To normalize scores (i.e., standardize them for comparison in a risk stratification process), care management teams must be able to build custom care management algorithms from all datasets, so they can accurately stratify patients into risk categories.
Comprehensive stratification algorithms consider chronic conditions, risk, utilization, medication, and social determinant variables, each of which must be weight-adjustable. For example, the utilization variable could be weighted by any combination of ED visits, hospital admissions, skilled nursing facility stays, specialist visits, or ICU stays. The risk variable could be weighted by predicted risk, rising risk, readmission risk, HHS-HCC risk, and Charlson-Deyo risk. A custom algorithm must play on the strengths of multiple risk models and data sources, while removing the fragmentation imposed by individual, mismatched scores and disparate data sources.
Typical risk models don’t take into account the complexity of patients. Instead, they rely on static datasets. A clinical- or claims-based patient stratification algorithm only looks at a portion of the patient profile, which limits the care management team to only a partial view of the risk variables impacting each patient.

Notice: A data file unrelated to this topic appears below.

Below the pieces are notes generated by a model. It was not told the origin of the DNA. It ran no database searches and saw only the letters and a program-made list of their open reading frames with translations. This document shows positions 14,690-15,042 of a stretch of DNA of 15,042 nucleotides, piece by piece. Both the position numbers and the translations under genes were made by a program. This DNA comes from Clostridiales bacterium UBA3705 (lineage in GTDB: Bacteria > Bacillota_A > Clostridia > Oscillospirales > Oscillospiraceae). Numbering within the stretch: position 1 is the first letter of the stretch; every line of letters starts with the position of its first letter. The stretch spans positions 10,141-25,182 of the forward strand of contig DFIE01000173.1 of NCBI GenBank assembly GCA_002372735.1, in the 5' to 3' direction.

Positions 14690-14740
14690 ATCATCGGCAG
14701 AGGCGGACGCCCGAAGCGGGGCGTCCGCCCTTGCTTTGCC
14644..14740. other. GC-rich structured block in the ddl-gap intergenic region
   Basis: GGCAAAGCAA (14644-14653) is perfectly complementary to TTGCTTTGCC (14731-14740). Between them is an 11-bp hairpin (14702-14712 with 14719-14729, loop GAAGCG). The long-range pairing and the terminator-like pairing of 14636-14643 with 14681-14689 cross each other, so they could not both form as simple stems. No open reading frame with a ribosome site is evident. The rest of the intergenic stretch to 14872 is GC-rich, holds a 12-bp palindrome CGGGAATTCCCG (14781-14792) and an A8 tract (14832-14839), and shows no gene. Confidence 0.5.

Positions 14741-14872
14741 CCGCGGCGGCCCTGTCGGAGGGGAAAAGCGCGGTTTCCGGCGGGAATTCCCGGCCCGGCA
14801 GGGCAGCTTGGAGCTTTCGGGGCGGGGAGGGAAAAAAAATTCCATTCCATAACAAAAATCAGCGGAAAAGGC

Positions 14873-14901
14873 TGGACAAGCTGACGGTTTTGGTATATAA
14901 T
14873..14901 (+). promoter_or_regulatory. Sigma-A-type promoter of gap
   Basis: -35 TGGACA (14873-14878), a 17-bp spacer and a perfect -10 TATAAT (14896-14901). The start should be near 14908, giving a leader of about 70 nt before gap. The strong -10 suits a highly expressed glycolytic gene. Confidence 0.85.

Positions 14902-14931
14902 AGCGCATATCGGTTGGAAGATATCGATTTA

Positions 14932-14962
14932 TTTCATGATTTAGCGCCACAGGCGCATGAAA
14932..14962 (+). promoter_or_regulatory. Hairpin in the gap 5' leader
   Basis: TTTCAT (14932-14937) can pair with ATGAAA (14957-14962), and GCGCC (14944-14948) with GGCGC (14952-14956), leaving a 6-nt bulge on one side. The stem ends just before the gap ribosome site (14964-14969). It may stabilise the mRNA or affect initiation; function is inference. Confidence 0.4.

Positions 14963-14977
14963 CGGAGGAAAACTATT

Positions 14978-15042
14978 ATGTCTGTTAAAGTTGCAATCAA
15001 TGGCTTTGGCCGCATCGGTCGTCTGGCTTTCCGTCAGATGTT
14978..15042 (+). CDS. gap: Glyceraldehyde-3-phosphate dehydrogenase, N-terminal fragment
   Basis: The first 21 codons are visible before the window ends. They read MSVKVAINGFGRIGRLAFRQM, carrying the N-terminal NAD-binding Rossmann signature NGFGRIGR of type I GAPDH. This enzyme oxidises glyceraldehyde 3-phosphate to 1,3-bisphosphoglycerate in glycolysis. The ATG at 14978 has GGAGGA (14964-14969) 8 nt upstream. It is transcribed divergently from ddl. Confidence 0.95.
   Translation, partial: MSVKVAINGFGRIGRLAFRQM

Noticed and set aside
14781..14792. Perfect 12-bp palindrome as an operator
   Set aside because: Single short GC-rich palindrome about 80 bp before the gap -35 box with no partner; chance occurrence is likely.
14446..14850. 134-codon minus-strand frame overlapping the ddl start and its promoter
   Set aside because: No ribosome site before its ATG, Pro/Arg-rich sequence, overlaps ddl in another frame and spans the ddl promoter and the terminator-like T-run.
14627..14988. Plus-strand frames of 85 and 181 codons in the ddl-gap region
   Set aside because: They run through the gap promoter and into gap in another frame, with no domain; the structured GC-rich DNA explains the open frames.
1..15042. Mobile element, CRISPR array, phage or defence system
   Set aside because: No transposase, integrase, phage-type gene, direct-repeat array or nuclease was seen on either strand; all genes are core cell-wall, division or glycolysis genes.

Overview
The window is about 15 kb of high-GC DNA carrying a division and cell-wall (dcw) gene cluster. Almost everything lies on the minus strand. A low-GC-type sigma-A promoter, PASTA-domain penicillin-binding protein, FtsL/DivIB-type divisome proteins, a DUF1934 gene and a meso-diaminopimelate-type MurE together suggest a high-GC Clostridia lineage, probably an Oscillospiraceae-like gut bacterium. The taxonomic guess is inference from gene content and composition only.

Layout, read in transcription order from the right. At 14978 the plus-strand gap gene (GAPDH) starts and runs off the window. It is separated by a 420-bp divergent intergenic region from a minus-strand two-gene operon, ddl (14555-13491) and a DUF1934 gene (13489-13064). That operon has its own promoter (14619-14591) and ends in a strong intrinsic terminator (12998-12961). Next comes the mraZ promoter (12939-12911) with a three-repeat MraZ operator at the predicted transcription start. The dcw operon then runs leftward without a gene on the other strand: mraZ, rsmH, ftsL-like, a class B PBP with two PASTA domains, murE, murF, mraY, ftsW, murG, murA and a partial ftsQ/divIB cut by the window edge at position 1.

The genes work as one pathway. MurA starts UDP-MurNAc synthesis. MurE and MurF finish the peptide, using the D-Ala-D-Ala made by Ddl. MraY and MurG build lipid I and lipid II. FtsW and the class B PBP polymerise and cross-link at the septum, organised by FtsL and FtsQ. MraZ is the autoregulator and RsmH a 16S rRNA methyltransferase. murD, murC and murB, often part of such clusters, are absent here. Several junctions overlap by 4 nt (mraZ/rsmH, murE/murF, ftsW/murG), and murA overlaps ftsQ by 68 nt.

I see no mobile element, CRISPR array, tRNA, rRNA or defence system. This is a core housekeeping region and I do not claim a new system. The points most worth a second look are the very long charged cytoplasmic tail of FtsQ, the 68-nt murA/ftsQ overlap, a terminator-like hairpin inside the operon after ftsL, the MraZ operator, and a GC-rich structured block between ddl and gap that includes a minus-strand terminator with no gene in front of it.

Custom care management algorithms reveal patient populations with complex care needs that otherwise would be missed using traditional risk scoring models. Clinical, claims, and socioeconomic data are all required for effective patient stratification. Though robust geographic-based socioeconomic datasets still need to be collected, the value of being able to ingest this data cannot be overstated. Clinical and claims data alone cannot tell the care management team if a patient can afford to pay for medication or understand discharge instructions. Patient stratification care management software should include modules for consuming all these data sources, especially socioeconomic data, to generate a list of patients that can then be reviewed and assigned to a care management program.
In a properly designed patient stratification tool, custom algorithms should also use machine learning to predict which patients will respond to care management tactics; e.g., who will be readmitted and who will be most impacted by a care program. Care management teams should be able to save algorithms and use them for generating updated lists of care management patient candidates daily. Algorithms should be developed in an open-source environment and shared between HCOs to support diverse, widespread population health initiatives.
Population health initiatives require knowing as much about patient populations as possible. More robust data enables this understanding, shows the care gaps, stratifies the sickest patients, and reveals how they are utilizing resources.
Using multiple risk models, multiple data sources, and dynamic patient stratification algorithms, care management teams can confidently target populations for care management resources: a critical process for meeting the financial and clinical challenges of value-based care.